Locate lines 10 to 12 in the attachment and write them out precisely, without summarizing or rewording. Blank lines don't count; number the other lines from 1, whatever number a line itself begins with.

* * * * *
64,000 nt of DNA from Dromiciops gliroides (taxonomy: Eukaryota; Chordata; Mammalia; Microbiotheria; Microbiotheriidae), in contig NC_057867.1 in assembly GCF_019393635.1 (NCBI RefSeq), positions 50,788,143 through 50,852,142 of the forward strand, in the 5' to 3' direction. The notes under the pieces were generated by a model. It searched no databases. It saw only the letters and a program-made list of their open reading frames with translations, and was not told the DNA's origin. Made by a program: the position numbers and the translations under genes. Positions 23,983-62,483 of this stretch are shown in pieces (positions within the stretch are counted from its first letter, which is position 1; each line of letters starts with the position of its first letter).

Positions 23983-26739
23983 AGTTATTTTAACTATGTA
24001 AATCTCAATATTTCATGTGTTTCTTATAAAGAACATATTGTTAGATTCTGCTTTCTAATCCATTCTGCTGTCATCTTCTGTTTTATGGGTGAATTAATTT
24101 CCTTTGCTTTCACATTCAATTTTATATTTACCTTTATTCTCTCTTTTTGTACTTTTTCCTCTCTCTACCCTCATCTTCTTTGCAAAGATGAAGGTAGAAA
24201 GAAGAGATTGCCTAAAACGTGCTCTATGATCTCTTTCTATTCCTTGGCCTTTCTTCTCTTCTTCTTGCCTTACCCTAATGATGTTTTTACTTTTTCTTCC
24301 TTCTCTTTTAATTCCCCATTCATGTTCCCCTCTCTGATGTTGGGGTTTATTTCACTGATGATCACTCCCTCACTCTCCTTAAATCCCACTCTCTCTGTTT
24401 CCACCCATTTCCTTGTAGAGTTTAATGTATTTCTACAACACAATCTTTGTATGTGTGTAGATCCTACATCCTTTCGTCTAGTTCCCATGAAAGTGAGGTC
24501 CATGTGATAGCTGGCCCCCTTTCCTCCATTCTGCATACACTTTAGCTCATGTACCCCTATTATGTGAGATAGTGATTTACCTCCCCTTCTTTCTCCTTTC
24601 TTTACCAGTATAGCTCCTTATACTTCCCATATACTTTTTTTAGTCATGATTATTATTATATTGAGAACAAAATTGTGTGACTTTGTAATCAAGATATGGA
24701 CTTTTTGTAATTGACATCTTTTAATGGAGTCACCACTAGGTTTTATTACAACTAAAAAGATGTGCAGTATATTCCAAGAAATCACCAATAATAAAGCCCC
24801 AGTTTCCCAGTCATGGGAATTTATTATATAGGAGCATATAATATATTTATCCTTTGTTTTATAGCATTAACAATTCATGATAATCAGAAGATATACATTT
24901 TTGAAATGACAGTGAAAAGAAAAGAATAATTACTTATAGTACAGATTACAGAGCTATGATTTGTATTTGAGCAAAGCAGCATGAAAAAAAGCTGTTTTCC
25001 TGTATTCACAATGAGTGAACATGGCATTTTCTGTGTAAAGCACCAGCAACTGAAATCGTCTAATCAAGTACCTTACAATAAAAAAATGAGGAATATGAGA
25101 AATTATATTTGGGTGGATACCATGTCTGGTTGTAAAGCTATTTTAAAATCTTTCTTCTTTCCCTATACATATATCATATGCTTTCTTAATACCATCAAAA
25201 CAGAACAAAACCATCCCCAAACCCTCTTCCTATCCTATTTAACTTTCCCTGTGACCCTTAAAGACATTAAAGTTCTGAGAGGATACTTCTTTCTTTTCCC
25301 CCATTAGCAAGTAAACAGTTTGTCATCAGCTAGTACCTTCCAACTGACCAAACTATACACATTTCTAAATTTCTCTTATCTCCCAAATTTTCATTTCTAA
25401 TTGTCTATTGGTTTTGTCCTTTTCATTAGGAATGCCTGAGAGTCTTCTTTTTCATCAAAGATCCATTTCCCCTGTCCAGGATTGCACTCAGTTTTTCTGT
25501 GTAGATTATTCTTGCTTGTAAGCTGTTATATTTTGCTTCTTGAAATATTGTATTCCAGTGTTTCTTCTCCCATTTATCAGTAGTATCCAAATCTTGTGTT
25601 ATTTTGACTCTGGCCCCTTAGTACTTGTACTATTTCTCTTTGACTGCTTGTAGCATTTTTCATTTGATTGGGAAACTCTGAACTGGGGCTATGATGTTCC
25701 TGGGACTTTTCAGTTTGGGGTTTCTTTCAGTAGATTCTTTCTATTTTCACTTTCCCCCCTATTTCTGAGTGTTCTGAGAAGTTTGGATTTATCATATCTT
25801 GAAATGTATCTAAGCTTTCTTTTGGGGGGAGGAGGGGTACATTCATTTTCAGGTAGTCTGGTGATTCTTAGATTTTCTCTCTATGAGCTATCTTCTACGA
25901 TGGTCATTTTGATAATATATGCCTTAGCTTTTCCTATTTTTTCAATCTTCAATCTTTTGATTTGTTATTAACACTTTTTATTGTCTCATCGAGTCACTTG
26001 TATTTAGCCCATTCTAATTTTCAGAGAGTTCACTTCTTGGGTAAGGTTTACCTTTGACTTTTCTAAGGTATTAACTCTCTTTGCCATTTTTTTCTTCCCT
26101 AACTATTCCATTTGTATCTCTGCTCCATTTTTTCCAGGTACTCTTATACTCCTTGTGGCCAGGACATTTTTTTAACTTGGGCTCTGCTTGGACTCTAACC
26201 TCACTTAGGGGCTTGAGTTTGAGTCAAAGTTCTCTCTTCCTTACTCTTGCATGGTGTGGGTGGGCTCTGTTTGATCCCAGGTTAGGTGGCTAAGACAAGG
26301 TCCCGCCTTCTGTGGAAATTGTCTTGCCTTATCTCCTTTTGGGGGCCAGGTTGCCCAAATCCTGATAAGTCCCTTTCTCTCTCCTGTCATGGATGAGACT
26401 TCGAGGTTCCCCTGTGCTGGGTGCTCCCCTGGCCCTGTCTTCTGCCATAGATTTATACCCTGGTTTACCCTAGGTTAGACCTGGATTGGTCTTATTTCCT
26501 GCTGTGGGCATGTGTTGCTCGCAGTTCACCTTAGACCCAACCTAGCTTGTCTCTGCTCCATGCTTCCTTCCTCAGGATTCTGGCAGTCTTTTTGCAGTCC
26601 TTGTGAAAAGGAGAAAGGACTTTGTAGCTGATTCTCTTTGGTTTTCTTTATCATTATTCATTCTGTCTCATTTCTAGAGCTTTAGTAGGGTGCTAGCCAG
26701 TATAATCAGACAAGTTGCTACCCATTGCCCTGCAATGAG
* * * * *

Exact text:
24601 TTTACCAGTATAGCTCCTTATACTTCCCATATACTTTTTTTAGTCATGATTATTATTATATTGAGAACAAAATTGTGTGACTTTGTAATCAAGATATGGA
24701 CTTTTTGTAATTGACATCTTTTAATGGAGTCACCACTAGGTTTTATTACAACTAAAAAGATGTGCAGTATATTCCAAGAAATCACCAATAATAAAGCCCC
24801 AGTTTCCCAGTCATGGGAATTTATTATATAGGAGCATATAATATATTTATCCTTTGTTTTATAGCATTAACAATTCATGATAATCAGAAGATATACATTT